How to Be a Design Academic : From Learning to Leading book cover
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1st Edition

How to Be a Design Academic
From Learning to Leading



  • Available for pre-order. Item will ship after March 19, 2021
ISBN 9780367362904
March 19, 2021 Forthcoming by CRC Press
336 Pages 36 B/W Illustrations

 
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Book Description

This book is about how to be a design academic. In another words, how to manage the various challenges, requirements, and processes that come with both the everyday and extra-ordinary parts of an academic role in design fields (from architecture, urban design, interior design and landscape architecture, to fashion, industrial, interaction and graphic design).

The book is organised in two parts – Part 1, Starting out and Part 2, Becoming a Leader. It includes real-life experiences of actual academics and offers a wide range of experiences of authors from early career researchers to full professors and heads of schools. It contains all aspects of academic life, including the highs and lows of teaching, research, leadership, and managing your working life and your career.

This book is perfect for academics, aspiring academics, and research students in a wide range of design fields.

Table of Contents

1. Introduction. 2. Glossary of Relevant Terms. Section 1: Crafting Your Unique Career Path. 3. Industry to Academia: The Enhance Academic. 4. Finding Your Place as a “Non-Designer” in a Design School. 5. Forming Authentic, Long-Term and Embedded Academic-Industry Partnerships. Section 2: Managing Your Academic Life. 6. Running the Academic Marathon: Planning and Executing. 7. The Work: Life Balance of a Design Academic. Section 3: Being a Successful Design Educator. 8. Design vs Designing Thinking. 9. Designing Curriculum: From Process to People. 10. Innovative Teaching and Assessment. 11. Building Student Engagement through Mentoring. Section 4: Being A Successful Design Researcher. 12. Getting That PhD. 13. Always Learning. 14. Building a Research Group. 15. Building Your Own Research Field. Section 5: Conclusion. 16. Leadership of a Design School. 17. Meandering Through an Academic Landscape.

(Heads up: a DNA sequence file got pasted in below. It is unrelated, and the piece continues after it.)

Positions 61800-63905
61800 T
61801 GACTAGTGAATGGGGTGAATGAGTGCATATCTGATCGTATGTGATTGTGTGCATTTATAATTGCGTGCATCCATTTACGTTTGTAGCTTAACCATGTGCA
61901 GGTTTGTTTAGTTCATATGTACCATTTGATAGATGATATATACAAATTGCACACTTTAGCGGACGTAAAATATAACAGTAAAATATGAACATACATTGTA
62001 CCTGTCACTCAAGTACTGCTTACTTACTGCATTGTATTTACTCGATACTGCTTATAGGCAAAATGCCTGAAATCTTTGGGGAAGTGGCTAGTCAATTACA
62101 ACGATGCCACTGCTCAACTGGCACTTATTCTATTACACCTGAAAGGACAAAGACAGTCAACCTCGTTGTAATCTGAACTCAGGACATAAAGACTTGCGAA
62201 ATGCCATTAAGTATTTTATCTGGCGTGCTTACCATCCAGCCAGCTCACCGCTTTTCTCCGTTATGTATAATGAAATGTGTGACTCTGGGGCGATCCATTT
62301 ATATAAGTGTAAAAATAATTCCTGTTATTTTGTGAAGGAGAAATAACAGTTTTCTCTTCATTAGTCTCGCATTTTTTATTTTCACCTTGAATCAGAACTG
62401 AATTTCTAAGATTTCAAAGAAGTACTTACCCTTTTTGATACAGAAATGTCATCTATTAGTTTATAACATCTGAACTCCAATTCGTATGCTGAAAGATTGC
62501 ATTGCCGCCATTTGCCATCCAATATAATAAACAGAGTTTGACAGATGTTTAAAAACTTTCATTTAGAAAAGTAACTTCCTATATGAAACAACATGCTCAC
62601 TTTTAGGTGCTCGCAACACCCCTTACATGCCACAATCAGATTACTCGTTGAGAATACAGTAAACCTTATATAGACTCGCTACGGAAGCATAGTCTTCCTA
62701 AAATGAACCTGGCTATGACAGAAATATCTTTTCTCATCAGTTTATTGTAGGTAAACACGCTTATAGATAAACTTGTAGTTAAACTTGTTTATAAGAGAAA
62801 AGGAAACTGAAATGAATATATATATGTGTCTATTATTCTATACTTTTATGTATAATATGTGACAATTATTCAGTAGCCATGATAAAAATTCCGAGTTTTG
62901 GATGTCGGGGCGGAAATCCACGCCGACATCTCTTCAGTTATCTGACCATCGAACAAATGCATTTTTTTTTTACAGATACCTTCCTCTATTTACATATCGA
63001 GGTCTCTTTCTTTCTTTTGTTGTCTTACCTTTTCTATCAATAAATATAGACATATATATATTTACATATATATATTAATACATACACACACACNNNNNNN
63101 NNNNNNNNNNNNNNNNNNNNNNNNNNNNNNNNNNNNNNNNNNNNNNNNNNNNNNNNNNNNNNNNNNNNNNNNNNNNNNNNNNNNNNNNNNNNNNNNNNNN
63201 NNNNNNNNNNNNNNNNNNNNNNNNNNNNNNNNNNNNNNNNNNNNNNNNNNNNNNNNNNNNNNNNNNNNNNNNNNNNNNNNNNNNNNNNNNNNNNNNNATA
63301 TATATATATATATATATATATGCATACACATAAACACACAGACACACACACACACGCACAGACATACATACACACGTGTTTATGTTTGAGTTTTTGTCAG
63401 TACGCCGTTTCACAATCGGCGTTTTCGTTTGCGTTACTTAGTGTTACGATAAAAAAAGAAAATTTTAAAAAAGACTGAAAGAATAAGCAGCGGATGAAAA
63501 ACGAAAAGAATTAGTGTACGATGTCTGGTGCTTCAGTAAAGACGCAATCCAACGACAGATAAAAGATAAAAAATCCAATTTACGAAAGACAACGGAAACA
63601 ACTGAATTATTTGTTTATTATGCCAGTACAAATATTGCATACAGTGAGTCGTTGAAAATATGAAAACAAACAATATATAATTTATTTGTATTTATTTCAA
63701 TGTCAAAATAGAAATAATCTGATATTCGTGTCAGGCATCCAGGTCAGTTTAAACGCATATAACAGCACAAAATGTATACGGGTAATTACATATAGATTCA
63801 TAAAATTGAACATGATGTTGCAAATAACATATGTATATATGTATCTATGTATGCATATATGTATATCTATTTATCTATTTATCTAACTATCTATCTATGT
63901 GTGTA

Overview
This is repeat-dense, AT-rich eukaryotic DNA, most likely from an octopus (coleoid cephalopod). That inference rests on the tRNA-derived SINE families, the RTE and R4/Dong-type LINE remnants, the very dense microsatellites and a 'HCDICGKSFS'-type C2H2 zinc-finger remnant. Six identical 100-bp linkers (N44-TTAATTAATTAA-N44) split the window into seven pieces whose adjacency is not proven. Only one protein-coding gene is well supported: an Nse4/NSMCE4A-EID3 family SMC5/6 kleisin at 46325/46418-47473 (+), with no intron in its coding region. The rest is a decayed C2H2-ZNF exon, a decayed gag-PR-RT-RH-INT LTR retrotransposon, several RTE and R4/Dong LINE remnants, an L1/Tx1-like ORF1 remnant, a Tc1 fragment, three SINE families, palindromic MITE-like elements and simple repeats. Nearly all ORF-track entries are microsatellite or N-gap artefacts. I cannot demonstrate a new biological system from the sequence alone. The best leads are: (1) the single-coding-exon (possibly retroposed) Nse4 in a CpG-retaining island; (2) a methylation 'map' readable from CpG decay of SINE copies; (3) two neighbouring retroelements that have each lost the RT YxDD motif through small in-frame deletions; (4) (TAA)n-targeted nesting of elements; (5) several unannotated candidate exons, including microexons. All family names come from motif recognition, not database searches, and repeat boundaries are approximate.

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Editor(s)

Biography

Alethea (Thea) Blackler (PhD) is Discipline Leader for Industrial Design, Interaction Design, Visual Communication and Fashion Design within the School of Design at QUT. Her principle area of research interest is intuitive interaction, in which she is one of the world leaders. She pioneered the first empirical work in the field, leading a federally funded Australian Research Council Discovery project on Facilitating Intuitive Interaction for Older People, as well as editing a journal issue and a book on intuitive interaction. She is also working in the area of older people and technology and design for dementia, and designing active play for young children. She has attracted and worked with external partners in government, community and industry on various projects and has had three Australian Research Council grants. She is a very experienced HDR supervisor, with 7 current PhD students and 13 PhD completions. She has published more than 80 peer reviewed papers, been invited to give presentations internationally and is the recipient of several awards, including a 2018 ig-nobel.

Evonne Miller is Professor of Design Psychology and Director of the QUT Design Lab in the School of Design, Creative Industries Faculty at Queensland University of Technology. Evonne has secured over $3.5M in competitive grant funding and over 100 peer-reviewed publications in the fields of urban design, population ageing, health and wellbeing, climate change and sustainability, disaster and resilience. Her research focuses on how to design environments – built, technical, socio-cultural and natural – that better engage and support all users, especially older people in residential aged care. Her 2020 book, Creating Great Places: Evidence-based urban design for health and wellbeing (Routledge, with A/Prof Deb Cushing) outlines how designers can create great places that are inclusive, sustainable, and salutogenic. Evonne has supervised over 20 PhD students, and has a special interest in mentoring early career researchers.